While it’s natural to want to be hands-on in your business (and at a start-up level, you probably have no choice but to be), excessive involvement can create a significant obstacle when it comes time to exit. Potential buyers may view a business owner who does everything as a risk, believing they could never replicate the owner’s level of involvement and expertise.
Even if you opt not to sell but rather pass the baton to a business partner or family member instead, that person will be under tremendous pressure to absorb your knowledge base and step into your shoes. If they fail to do so successfully, your entire organisation can come crashing down.
- Leaving at the wrong time.
Selecting the optimal moment to exit your business is an artful endeavour. Just as a seasoned surfer assesses the swell, timing, and positioning to ride the perfect wave, a business owner must carefully gauge various factors to ensure they are “riding the crest” when the time comes to exit.
You should always be on the lookout for favourable market conditions. This includes assessing the overall economic climate, industry trends, and the specific sector in which your business operates. A buoyant market with robust demand for businesses like yours can significantly enhance your chances of securing a favourable deal.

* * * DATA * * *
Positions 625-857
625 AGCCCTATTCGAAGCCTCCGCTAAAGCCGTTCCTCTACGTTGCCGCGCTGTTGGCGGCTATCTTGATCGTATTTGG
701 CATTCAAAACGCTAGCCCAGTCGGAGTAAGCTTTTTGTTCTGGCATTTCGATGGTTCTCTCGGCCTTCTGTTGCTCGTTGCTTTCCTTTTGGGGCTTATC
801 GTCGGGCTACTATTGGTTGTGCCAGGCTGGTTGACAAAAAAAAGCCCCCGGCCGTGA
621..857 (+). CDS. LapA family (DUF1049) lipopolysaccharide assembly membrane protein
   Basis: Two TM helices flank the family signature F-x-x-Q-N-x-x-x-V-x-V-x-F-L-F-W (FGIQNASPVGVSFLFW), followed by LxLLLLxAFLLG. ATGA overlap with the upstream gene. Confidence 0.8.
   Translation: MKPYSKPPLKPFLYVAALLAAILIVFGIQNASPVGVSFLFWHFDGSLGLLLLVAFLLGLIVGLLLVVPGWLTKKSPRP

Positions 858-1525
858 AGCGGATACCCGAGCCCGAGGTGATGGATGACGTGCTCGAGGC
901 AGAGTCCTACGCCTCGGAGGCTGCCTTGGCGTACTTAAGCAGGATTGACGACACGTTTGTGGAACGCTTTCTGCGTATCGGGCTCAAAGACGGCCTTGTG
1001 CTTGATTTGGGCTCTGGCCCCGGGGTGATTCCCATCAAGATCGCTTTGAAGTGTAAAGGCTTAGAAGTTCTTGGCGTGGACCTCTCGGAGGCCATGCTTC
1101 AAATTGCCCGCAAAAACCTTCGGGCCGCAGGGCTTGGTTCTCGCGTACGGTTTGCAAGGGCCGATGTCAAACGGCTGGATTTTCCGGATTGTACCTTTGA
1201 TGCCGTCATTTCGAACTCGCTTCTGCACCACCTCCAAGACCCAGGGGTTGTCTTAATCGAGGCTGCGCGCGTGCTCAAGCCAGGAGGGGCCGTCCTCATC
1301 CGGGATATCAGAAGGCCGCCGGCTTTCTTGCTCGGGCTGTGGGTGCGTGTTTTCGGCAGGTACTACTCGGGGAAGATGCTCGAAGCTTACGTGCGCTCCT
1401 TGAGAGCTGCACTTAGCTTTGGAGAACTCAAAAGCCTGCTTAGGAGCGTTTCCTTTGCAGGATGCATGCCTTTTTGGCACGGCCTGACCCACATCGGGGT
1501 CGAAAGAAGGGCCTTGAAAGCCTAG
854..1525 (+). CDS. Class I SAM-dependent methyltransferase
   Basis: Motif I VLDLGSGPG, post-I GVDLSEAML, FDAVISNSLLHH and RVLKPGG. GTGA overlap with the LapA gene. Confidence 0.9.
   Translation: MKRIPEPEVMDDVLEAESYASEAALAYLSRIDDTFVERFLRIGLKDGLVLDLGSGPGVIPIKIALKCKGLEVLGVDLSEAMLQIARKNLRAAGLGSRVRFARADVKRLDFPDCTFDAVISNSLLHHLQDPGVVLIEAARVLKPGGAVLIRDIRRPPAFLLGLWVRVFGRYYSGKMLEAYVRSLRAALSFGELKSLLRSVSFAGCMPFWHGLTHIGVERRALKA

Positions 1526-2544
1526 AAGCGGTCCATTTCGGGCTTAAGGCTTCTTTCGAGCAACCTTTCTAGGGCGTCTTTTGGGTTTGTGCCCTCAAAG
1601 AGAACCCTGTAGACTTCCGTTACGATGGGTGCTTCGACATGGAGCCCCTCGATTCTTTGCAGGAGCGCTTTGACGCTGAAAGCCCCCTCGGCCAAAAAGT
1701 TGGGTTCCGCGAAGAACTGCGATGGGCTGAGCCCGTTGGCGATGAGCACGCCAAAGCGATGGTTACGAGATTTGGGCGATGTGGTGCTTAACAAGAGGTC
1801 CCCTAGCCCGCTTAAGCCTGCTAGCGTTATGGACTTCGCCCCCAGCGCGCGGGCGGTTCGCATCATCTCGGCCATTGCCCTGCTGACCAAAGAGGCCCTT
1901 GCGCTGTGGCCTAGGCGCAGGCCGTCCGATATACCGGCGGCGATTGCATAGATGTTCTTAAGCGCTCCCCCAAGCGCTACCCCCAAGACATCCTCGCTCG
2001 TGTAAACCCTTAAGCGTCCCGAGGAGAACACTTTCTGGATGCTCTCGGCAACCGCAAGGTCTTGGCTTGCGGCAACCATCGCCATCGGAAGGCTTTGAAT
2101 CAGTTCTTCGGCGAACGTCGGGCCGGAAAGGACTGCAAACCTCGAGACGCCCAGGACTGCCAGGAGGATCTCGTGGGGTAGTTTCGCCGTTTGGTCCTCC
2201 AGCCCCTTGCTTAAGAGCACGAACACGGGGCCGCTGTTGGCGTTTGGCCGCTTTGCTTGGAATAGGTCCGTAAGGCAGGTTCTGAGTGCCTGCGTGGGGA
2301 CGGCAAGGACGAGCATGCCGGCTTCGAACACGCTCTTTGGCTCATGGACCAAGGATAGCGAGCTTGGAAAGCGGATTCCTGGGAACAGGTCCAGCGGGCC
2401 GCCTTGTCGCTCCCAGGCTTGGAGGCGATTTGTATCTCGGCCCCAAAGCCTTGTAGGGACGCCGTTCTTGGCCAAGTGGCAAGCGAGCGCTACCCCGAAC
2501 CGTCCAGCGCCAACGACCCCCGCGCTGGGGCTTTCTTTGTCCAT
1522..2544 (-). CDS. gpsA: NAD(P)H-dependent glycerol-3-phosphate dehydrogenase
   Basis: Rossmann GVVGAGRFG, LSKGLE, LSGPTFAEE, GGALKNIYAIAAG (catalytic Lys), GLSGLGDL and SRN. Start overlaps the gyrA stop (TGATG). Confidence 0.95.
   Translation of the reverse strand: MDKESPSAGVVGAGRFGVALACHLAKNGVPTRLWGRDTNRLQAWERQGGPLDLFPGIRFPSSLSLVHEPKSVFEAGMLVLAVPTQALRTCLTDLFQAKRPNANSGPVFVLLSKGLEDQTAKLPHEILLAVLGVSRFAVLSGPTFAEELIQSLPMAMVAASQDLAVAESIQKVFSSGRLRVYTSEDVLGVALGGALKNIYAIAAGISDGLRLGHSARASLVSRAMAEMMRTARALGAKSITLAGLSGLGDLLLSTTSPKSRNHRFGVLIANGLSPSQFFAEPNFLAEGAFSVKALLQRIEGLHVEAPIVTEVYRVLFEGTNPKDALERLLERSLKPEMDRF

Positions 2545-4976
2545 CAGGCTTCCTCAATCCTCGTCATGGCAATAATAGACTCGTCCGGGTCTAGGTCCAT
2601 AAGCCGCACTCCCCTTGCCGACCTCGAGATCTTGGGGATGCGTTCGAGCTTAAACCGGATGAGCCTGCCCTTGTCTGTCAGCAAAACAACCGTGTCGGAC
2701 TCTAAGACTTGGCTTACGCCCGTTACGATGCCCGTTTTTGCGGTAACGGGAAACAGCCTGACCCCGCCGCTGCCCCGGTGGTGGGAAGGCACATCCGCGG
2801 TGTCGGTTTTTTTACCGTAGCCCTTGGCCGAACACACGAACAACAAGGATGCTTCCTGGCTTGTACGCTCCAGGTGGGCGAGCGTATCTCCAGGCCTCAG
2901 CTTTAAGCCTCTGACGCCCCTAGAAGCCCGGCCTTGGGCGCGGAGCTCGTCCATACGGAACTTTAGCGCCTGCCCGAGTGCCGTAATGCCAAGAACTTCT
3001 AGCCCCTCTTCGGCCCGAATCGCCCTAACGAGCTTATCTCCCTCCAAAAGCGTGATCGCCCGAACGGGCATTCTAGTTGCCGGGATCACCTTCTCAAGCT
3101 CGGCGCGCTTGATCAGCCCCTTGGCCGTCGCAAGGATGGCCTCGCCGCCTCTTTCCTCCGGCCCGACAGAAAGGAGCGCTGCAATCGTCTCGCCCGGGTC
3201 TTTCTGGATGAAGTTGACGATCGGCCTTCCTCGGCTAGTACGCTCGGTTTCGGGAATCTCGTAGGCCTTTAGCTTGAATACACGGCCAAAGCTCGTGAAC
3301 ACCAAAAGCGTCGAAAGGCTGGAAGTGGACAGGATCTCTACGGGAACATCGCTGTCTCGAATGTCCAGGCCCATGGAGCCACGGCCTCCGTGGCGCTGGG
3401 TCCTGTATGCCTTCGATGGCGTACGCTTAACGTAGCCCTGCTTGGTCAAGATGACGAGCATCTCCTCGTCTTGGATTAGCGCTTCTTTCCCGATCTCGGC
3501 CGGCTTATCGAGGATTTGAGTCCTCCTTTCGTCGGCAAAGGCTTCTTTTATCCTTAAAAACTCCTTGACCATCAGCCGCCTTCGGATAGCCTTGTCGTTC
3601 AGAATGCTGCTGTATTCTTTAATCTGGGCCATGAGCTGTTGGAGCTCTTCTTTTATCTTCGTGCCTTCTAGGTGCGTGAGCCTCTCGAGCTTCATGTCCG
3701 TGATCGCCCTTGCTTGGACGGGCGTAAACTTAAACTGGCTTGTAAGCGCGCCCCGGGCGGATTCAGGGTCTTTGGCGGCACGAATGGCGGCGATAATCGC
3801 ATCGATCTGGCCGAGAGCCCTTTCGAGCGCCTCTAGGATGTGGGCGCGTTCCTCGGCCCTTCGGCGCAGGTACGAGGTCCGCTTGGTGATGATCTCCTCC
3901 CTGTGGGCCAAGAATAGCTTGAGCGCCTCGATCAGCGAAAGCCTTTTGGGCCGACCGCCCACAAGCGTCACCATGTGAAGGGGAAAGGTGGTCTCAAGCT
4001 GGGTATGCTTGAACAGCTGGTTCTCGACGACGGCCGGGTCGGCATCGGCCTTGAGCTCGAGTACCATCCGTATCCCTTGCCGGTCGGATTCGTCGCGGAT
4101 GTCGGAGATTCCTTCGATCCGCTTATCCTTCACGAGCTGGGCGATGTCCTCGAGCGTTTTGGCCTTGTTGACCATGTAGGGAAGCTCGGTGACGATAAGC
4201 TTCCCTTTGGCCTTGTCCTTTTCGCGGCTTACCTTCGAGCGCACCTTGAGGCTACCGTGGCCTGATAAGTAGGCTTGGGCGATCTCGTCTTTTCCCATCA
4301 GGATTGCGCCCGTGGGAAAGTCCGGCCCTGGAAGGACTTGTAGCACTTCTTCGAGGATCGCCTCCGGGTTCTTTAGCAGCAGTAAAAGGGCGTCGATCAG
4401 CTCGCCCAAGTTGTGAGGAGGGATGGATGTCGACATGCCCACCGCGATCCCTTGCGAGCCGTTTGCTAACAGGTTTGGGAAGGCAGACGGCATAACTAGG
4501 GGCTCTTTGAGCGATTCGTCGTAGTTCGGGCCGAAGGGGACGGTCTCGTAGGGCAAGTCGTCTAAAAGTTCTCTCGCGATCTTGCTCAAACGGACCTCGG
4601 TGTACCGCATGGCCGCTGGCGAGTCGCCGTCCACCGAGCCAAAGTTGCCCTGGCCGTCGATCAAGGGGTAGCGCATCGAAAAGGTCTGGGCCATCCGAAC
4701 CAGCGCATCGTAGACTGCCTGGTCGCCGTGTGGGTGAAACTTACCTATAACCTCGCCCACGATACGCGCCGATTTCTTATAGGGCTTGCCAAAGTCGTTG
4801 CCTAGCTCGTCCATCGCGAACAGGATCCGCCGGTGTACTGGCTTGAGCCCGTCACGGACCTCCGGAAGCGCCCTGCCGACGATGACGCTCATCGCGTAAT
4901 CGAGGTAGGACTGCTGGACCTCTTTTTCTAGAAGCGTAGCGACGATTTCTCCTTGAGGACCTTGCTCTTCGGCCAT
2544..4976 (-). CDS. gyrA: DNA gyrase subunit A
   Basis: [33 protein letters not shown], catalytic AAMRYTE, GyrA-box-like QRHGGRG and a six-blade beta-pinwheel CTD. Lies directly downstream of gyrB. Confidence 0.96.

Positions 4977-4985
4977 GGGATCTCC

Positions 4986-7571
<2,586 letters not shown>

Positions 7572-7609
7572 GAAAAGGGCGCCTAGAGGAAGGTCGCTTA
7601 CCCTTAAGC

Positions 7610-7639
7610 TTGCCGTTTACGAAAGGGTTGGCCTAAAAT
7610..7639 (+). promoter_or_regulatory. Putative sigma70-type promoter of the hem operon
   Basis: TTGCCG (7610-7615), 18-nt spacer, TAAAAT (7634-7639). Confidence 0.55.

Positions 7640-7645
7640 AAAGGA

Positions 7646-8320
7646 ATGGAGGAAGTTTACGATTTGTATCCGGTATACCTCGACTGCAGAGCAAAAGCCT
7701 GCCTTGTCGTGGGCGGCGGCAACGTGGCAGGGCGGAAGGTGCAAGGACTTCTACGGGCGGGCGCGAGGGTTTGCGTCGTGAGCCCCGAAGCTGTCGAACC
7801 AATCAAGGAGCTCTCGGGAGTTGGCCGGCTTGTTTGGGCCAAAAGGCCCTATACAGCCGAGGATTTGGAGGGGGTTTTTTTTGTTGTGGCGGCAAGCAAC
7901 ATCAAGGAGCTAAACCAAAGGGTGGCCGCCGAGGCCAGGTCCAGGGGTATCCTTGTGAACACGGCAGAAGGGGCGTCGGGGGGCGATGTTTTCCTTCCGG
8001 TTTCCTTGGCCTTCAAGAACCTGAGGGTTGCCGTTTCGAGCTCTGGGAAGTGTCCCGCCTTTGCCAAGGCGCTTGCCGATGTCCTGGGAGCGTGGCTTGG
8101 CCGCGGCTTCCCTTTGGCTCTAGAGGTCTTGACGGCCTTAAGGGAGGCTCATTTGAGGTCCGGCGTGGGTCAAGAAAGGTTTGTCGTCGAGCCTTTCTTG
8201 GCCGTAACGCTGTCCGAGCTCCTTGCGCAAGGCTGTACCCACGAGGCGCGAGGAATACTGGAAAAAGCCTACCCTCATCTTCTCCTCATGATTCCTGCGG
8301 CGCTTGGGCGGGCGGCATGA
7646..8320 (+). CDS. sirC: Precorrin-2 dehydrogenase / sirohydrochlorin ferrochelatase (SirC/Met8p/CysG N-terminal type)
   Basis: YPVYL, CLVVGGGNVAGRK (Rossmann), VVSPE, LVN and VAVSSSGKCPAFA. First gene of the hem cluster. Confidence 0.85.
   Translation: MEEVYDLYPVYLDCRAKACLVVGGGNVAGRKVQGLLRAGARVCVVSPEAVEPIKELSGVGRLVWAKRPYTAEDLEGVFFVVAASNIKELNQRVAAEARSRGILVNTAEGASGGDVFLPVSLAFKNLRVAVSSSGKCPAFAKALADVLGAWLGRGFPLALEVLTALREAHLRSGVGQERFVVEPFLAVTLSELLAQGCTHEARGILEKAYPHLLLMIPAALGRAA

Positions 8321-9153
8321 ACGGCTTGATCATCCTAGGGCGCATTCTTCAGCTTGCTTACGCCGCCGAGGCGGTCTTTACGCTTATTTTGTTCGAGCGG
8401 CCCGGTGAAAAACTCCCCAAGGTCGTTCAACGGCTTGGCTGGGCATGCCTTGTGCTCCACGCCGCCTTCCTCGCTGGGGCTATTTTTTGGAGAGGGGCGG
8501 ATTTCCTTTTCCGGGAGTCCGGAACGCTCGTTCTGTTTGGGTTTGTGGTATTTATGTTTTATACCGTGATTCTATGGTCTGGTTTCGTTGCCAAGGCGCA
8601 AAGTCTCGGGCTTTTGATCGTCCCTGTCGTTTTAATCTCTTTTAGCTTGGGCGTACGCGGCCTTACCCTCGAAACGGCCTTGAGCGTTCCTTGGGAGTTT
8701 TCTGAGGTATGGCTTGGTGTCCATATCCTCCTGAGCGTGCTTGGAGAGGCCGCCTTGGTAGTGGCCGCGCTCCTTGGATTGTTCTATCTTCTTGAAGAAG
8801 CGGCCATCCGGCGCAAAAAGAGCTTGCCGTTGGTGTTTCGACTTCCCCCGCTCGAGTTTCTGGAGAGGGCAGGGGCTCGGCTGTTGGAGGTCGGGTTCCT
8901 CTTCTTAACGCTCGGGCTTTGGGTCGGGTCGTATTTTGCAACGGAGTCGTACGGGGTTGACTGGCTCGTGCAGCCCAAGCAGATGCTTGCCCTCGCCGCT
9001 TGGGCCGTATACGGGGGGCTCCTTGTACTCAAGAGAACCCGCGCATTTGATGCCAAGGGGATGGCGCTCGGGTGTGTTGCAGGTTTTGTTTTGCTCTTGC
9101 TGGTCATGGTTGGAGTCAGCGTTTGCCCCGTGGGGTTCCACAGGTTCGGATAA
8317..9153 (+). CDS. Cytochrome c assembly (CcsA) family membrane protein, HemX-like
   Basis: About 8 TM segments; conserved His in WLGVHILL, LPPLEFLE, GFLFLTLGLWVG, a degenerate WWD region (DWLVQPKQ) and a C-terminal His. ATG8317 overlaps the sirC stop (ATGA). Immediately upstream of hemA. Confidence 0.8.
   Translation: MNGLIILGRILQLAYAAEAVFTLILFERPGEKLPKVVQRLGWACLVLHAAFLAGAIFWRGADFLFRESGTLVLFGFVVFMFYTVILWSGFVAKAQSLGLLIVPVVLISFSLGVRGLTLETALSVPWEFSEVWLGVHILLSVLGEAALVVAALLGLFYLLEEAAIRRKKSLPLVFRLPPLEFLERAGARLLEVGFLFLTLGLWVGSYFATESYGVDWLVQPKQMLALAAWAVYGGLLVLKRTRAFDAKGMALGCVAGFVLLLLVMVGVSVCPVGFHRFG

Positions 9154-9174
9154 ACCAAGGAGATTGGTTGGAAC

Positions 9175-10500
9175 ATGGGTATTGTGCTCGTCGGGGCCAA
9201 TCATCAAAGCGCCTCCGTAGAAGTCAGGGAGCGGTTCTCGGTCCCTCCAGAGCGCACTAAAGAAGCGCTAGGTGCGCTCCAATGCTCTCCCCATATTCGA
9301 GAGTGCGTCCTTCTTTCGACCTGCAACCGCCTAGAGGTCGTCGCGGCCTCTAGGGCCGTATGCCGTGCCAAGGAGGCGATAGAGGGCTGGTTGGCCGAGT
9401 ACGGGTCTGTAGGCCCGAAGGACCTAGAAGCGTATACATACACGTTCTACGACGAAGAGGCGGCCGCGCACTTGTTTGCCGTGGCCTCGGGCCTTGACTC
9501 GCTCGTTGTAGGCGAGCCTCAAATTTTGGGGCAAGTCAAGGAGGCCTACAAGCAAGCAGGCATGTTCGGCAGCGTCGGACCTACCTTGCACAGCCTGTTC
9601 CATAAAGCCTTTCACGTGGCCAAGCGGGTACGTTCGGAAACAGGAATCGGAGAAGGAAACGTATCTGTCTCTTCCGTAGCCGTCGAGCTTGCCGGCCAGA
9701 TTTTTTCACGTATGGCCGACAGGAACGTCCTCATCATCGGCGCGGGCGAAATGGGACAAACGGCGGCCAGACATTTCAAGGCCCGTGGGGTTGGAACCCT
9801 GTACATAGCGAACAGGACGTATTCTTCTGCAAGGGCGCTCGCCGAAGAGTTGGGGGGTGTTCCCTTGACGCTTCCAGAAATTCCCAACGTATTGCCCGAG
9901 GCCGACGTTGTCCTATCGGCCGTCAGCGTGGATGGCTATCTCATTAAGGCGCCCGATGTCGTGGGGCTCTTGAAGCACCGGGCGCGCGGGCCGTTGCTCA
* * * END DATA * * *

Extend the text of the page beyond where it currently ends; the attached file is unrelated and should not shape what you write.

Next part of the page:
On the flipside, a stagnating market, disgruntled partners or an ultra-innovative competitor can take some of the shine off your business and make it that much harder to sell.
- Not knowing or understanding the value of your business.
Sale transactions in the business world can be intricate and multifaceted, and one of the most common stumbling blocks in the process is the challenge of reaching an agreement on price. This challenge is amplified by the fact that most business owners have not only invested substantial financial resources but also poured their time, energy, and heart into their businesses.